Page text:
How the health of a business relies on the health of a nation
Research conducted by Ibisworld in November 2014 found that the alternative healthcare sector has revenues of $4bn and annual growth of 4%. One of the leaders in this market is Swisse, who under the guidance of Radek Sali is on track for a $200 million slice of that pie. Radek speaks with Business First about bringing sexy back to healthcare.
The worlds of entertainment and health may seem a universe apart, however for Radek Sali, the two are inextricably linked. Having begun his career with Village Roadshow, working under giants of the industry in Graham Burke and Robert Kirby, he came to understand the importance of products that are attractive to customers.
Radek views his time in operations and management with Village as an apprenticeship.
“What I learnt from Village was that a product or an industry should be sexy. The health industry wasn’t as sexy as it should be, yet this is one of the most important assets any industry can have. When you went into stores 10 years ago, the vitamin sector was a boring industry to shop and there wasn’t an aspirational brand. So I wanted to bring excitement and fun to the health industry. I wanted to raise the question of why marketing health couldn’t be as exciting as entertainment.
He worked for Village Roadshow for 10 years and although he could have forged a serious career within the entertainment industry, Radek didn’t want to be a cog in a machine; he was looking to take the lead of an organisation where he could make an impact.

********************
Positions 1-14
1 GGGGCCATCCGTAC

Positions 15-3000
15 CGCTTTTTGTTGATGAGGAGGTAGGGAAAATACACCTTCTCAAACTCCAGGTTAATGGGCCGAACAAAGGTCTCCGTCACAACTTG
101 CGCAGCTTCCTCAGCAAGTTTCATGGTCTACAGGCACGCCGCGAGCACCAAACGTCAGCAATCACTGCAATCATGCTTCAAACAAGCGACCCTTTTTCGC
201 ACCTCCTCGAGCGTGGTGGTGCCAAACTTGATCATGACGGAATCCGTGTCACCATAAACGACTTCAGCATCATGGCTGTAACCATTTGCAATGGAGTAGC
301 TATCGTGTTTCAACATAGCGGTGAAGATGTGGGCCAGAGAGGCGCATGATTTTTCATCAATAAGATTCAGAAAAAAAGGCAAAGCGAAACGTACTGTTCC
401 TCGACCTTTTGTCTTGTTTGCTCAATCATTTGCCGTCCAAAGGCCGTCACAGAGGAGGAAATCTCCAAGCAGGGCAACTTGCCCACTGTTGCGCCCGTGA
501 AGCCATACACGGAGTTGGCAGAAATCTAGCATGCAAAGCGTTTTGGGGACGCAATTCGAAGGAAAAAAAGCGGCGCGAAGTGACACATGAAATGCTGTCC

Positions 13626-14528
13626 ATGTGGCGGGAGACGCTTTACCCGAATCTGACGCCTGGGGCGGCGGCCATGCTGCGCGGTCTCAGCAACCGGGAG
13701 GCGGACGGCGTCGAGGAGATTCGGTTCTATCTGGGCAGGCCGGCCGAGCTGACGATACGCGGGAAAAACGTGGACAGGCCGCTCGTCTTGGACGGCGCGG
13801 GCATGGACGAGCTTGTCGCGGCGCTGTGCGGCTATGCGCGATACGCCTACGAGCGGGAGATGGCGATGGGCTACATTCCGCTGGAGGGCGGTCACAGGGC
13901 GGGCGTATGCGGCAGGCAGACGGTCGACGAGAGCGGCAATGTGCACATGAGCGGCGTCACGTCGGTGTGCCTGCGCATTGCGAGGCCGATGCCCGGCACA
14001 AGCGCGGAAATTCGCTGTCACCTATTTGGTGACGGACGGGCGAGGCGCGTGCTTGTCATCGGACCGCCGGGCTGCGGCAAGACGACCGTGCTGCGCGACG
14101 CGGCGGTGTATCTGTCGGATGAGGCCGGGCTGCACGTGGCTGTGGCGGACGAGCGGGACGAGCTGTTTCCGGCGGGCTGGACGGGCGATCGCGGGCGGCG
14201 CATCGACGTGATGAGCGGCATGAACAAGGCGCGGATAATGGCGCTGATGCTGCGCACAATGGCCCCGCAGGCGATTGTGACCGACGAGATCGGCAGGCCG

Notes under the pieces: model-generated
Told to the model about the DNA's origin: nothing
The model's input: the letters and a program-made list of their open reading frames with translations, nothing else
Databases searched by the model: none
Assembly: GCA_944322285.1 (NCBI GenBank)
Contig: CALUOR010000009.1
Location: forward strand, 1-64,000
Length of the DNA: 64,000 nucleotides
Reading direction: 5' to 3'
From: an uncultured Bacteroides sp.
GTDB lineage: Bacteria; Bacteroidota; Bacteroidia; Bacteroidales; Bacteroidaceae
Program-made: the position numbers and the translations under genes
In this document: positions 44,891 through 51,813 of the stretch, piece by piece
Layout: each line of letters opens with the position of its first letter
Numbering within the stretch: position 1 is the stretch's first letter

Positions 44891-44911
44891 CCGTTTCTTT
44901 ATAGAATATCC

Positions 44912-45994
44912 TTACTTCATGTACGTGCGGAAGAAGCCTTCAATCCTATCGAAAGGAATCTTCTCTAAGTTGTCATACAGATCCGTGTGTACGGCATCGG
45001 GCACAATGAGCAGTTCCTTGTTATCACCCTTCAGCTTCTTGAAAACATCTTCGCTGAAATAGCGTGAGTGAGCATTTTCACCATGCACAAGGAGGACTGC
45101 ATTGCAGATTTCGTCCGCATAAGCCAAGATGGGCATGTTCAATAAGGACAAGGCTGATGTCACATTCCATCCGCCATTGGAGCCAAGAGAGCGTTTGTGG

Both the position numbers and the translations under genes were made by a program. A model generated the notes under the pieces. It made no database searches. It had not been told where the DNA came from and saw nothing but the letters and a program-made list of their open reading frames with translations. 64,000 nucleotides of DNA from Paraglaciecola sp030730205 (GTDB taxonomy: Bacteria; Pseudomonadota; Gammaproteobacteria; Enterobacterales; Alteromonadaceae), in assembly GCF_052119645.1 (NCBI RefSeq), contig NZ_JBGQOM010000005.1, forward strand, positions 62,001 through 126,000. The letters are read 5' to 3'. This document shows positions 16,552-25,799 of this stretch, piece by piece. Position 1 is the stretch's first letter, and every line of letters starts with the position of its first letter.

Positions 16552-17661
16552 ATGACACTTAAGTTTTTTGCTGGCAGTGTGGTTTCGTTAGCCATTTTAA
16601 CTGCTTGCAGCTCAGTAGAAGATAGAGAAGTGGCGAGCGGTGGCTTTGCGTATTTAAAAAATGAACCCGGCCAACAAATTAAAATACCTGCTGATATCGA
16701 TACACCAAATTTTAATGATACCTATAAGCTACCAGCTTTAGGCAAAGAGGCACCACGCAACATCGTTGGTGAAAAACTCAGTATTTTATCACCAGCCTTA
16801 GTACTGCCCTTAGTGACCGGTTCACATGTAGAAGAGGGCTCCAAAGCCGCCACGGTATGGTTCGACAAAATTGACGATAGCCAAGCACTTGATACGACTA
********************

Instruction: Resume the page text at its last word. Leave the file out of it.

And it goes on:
“I was looking at the health industry because my father is a professor of surgery and my mother a scientist. I had a lot of contacts in the health industry, so Swisse was one of the organisations that I connected and resonated with.”
When he began with this now global giant, Swisse had about $14 million in revenue. They are now on track to reach $200 million. Radek puts the growth down to ensuring that people understand that health is people’s greatest asset. Swisse is not only in the business of selling health products, but also in inspiring people to be active and healthy.
This philosophy extends to the wider community and internal staff.
“We want people to be inspired to come to work. We want them to feel they have a great place to work. For most people, the majority of time is spent in the workplace. If you are in a bad relationship you don’t function well. We spend more time at work than any relationship in our life, but we don’t think about it that way. So we want to inspire people to be and do their best and to take action with their health to prevent chronic conditions.”
To do this, Swisse has put a major focus on brand loyalty. Not only are they developing quality product with topline ingredients, the materials sourced create quality health outcomes.
“We have a strong product with the highest levels of retention than any other brand in the category. So when you have the basics right, it is a straightforward thing to tell people about the benefits of the product knowing people will continue to take it.”
Radek believes the retention level throughout the Swisse product range is a reflection of the strength of the industry as a whole.